Longtime tastytraders, especially those that follow the precious metals space closely, are probably well aware of current levels in the Gold-Silver Ratio. That’s because it’s been trading for some time at what we like to call “a price extreme.”
For background, the Gold-Silver Ratio is a metric that many traders monitor for insights into the precious metals space. Specifically, this ratio can serve as an alert to traders that a breakdown may have occurred in the “usual” price relationship between the two metals.
Pairs traders often look for breakdowns in long-standing correlations between two different underlyings assets (referred to as price divergence), because these instances can at times transform into attractive opportunities in the marketplace. However, a potential pairs trade always starts with the establishment of strong correlation between the two underlying symbols/products/markets under consideration.
For example, over the last 100 years or so, gold and silver have traded with a positive correlation of about 0.89. Given that 1.00 represents a perfect positive correlation, it's clear that gold and silver have been connected at the hip in terms of price movement.
Looking at the current precious metals market, we can see that the price of gold is about $1,286.60, while the current price of silver is $14.53 (5/16/19). Using those figures, the Gold Silver Ratio currently stands at $1,286.60/$14.53 ($gold/$silver) which is equal to 88.5.
Over the last one hundred years or so, the Gold-Silver Ratio has ranged between roughly 15 and 100. However, in the last 20 years, that range has narrowed to more like 50 and 90. That means, at 88.5, the Gold/Silver Ratio is very close to its recent historical highs, and probably worth monitoring going forward.
Moreover, futures traders aren't limited to only gold and silver when considering opportunities in the precious metals marketplace. In addition to gold (/GC) and silver (/SI) futures, traders can also follow and trade platinum (/PL) and copper (/HG) futures, as outlined on a recent episode of Futures Measures called “Detecting Metals in the Market.”
Platinum and copper are of particular interest because the prices of these metals also exhibit a strong positive correlation with gold and silver, as well as to each other.
As noted earlier, gold and silver have exhibited on average a positive correlation of close to 0.89 through their long history. It may surprise you to hear that the correlation they share with platinum and copper is only slightly lower.
The information below highlights the average correlation between these four metals (from 2018):
Correlation of Gold with Silver/Platinum/Copper since 2018
Correlation of Silver with Gold/Platinum/Copper since 2018
The first thing that sticks out in the above numbers is that the correlation between gold and silver has dropped below its historical average in recent months - from 0.89 to 0.84. That change may help explain why the Gold-Silver Ratio increased so much recently. Breakdowns in correlations are usually associated with price divergences and associated price “extremes” - as observed with the Gold-Silver Ratio pushing the upper limit of its recent range.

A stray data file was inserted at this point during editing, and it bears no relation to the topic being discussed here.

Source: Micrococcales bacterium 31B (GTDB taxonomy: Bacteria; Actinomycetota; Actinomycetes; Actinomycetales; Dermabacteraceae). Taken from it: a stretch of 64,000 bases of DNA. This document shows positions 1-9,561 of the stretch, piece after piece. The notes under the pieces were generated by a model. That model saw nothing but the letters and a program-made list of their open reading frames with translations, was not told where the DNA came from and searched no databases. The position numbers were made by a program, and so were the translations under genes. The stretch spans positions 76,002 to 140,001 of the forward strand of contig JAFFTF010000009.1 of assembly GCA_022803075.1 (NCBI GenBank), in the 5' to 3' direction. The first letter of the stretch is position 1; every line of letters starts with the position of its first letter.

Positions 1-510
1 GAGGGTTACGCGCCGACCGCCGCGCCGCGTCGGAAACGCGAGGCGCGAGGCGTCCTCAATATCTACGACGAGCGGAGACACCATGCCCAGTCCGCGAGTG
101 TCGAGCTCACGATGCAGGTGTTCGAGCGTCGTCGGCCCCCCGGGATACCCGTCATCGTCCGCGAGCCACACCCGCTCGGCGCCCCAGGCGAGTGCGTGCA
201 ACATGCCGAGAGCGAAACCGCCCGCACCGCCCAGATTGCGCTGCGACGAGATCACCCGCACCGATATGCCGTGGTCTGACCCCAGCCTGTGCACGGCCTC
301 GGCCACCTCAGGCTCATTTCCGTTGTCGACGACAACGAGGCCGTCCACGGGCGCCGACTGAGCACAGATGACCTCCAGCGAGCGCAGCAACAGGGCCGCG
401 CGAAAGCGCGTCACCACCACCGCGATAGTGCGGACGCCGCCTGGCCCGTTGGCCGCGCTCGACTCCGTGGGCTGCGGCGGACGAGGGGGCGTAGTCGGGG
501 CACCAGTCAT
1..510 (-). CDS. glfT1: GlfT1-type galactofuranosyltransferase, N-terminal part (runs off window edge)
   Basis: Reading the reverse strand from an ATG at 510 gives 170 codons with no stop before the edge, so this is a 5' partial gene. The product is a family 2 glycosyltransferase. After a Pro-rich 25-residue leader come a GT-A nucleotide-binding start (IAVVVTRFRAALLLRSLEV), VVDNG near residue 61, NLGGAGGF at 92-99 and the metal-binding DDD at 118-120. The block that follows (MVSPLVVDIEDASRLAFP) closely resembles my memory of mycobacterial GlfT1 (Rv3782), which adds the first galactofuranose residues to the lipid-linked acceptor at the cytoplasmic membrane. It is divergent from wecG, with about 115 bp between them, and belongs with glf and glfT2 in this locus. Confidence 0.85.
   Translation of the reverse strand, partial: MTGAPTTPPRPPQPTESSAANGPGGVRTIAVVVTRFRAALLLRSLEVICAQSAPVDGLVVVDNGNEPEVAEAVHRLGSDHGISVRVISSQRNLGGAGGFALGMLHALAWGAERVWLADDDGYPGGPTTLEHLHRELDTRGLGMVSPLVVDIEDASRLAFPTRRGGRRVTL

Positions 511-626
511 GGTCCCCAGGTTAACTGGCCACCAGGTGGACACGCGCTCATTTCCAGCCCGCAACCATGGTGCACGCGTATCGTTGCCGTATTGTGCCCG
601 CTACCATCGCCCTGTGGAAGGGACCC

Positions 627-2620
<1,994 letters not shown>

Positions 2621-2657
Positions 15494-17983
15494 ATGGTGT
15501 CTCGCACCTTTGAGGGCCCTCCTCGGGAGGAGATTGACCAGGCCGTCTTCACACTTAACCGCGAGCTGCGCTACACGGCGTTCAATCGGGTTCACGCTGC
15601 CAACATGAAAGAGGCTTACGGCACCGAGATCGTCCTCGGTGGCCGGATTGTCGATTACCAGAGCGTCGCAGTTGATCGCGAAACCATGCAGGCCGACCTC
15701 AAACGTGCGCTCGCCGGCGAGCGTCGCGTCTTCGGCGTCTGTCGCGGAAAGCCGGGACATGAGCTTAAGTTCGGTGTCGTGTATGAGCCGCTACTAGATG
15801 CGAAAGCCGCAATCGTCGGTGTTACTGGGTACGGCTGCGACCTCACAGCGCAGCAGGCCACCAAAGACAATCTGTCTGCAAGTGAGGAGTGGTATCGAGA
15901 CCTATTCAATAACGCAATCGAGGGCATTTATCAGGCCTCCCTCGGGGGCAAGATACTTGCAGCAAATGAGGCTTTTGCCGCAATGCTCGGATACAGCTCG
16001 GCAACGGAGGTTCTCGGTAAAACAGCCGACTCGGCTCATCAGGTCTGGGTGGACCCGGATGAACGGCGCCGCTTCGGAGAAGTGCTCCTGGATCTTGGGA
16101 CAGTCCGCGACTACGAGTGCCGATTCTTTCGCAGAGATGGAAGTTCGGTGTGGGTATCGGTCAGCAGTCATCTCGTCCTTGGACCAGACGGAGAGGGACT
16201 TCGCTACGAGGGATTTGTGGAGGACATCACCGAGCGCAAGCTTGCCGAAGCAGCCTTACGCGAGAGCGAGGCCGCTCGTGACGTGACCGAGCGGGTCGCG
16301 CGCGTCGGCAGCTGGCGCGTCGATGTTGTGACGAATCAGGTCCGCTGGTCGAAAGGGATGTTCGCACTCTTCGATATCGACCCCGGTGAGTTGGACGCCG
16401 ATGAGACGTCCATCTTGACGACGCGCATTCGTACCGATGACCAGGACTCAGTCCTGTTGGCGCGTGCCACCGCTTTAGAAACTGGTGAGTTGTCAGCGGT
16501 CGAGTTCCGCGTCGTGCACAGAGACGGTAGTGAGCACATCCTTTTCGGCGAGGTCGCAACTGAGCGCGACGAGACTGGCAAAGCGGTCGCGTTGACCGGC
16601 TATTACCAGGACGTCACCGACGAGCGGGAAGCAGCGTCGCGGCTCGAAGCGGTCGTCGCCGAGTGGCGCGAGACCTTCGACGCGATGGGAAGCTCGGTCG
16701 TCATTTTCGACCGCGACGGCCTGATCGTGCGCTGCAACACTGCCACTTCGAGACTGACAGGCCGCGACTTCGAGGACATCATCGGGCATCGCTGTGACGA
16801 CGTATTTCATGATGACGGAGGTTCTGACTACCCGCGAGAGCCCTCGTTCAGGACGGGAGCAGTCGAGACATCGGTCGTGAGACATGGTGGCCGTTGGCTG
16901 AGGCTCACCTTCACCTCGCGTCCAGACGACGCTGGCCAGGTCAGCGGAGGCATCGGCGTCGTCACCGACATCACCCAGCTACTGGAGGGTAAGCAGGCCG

Another important takeaway from the above data is that silver has been trading with a higher degree of correlation to platinum and copper when compared to gold’s relationship with those two metals. That may be due to the fact that silver, platinum, and copper all are widely used for industrial purposes, while gold is not.
No matter the reason, the fact is these four metals all share an undeniable correlation, and one that meets the threshold for consideration when it comes to pairs trading. Pairs traders usually look for a correlation of 0.70 (or higher) between the prices of the two underlyings before giving any serious consideration to a potential position.
The correlation data above therefore suggests that traders investigating potential pairs trades in the precious metals space can also consider pairing gold/silver against platinum (or even copper). The current price per ounce of platinum is about $857.
Like gold and silver, traders can utilize the Platinum-Silver Ratio to monitor “price extremes” (i.e. price divergences) for potential trading opportunities. For added context, the Platinum-Silver Ratio has ranged between roughly 37 and 150 over the last 30 years. The current value of the Platinum-Silver Ratio is about 58.
While you may not be comfortable immediately deploying a trade in metals futures, it is possible to monitor the prices of these metals (add them to your watchlist) or even mock them. Mock trading allows us to learn more about how a given trade performs/behaves without the risk of capital losses.
To learn more about how to deploy a pairs trade in the metals futures space, we recommend reviewing this previous installment of Futures Measures entitled “Setting Up the Gold-Silver Ratio Trade,” as well as the aforementioned episode covering the platinum and copper correlations with gold and silver.
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Sage Anderson has an extensive background trading equity derivatives and managing volatility-based portfolios. He has traded hundreds of thousands of contracts across the spectrum of industries in the single-stock universe.
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